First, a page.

The budget for nuclear non-proliferation and nuclear security also increased by 25.7 percent to $2.7 billion (240 billion yen), clearly demonstrating the government's emphasis on those areas. In particular, there is a large budget for the Global Threat Reduction Initiative. This initiative provides international assistance for the modification of reactors that use highly enriched uranium as fuel to enable them to use low enriched uranium instead. It also includes measures aimed at preventing the theft of nuclear materials. The initiative's efforts are intended to make it difficult to divert fissionable materials from peaceful to military uses.

There is also an increase in expenditures for the research and development of a next-generation reactor for submarines with a view toward decommissioning strategic nuclear submarines that carry nuclear ballistic missiles starting in 2027.

Looking more closely at the nuclear weapons-related area in the above-mentioned three categories, the figures show a particularly large increase in the budget for the maintenance of nuclear weapon stocks, an increase of 26 percent for a total of $1.89 billion (17 billion yen).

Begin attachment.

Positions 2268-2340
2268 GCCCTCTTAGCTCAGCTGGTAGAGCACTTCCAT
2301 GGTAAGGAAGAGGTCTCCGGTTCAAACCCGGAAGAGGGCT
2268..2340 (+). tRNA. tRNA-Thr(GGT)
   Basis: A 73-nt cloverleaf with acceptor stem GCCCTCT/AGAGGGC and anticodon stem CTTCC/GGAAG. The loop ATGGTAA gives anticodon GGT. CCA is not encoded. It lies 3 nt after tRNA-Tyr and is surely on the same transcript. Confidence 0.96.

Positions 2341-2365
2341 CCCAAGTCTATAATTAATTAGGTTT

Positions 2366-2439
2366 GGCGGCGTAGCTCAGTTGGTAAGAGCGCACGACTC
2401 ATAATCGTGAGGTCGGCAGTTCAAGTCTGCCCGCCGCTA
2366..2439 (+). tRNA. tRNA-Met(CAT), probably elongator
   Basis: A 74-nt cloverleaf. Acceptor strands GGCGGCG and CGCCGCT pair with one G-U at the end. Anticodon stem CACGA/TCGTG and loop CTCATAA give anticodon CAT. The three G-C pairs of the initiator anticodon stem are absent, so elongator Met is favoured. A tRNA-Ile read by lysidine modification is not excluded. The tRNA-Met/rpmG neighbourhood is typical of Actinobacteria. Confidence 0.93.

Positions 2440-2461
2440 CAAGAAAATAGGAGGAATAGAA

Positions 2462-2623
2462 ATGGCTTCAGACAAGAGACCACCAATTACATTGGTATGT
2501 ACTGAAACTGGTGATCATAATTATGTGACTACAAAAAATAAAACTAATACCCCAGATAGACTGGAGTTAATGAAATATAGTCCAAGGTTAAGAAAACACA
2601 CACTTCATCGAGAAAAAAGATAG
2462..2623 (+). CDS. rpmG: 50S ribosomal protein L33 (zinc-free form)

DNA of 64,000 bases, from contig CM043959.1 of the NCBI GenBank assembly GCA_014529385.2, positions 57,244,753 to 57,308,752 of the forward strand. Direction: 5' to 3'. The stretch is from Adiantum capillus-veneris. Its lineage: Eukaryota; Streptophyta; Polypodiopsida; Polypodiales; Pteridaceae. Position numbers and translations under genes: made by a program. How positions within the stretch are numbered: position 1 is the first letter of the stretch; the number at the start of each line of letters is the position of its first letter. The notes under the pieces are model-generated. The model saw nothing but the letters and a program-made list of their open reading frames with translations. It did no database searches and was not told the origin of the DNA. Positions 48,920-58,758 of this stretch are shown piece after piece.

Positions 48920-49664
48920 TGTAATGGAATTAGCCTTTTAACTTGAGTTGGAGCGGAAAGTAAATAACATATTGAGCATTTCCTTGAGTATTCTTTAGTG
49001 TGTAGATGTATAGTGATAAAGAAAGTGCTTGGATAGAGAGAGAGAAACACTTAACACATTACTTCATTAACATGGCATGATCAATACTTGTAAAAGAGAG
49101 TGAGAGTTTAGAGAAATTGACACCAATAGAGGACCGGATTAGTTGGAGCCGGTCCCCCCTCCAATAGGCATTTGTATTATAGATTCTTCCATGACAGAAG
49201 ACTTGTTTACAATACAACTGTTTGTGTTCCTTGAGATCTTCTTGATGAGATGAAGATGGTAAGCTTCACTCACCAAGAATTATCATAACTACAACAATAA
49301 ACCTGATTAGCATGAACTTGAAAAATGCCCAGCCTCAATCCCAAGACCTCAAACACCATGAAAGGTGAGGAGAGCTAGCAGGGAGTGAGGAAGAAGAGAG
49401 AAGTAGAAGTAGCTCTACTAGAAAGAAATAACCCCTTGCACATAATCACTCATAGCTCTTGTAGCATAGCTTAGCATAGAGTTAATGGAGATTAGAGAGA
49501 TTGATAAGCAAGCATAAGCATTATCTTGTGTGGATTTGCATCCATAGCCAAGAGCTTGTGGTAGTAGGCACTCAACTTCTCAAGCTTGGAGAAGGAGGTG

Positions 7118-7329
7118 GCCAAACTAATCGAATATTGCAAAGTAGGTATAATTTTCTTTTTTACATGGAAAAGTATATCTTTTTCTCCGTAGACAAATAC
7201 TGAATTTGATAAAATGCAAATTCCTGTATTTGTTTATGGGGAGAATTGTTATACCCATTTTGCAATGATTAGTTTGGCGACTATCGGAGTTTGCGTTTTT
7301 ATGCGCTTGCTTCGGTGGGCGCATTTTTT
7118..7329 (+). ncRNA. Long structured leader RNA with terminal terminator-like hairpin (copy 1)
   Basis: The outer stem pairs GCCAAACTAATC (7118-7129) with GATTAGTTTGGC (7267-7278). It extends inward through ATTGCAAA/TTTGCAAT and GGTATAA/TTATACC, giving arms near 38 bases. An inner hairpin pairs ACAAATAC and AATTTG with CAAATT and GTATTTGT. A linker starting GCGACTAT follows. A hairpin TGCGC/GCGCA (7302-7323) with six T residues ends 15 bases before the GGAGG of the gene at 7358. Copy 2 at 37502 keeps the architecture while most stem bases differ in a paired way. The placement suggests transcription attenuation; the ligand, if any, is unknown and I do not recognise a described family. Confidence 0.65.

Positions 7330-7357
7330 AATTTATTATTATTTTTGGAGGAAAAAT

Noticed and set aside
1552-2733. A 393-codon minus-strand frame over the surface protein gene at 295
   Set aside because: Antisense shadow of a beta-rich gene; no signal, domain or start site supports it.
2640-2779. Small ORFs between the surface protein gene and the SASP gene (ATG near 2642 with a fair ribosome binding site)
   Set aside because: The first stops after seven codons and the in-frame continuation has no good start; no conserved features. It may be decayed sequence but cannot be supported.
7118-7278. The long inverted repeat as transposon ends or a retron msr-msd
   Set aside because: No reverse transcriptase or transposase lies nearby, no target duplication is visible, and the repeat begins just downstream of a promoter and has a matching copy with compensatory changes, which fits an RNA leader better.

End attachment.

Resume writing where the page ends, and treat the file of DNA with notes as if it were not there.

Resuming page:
The United States has not conducted any underground nuclear tests, which are used to investigate the degradation of nuclear components, since 1992. Nor has it manufactured any new nuclear weapons. On the other hand, as an alternative measure, the U.S. has budgeted large sums for the maintenance of nuclear warheads and research into maintenance methods.

Three times the budget of previous fiscal year

This budget will allocate even more funds to that area. The description of the allocation for research and development also mentions sub-critical nuclear experiments at the Nevada test site.

And the budget for maintenance includes an allocation of $317 million (2.8 billion yen) for items related to B61 nuclear bombs, more than three times the amount included in the budget for the previous fiscal year.

There are four variants of the B61. The budget increase is believed to be intended for research into their consolidation into a single type as well as into extending the life of the bombs. The budget also refers to the study which ensures its compatibility with the F-35 Joint Strike Fighter, now under development, and other aircraft. This suggests the United States is looking into the future option of adapting the B61 for these aircraft.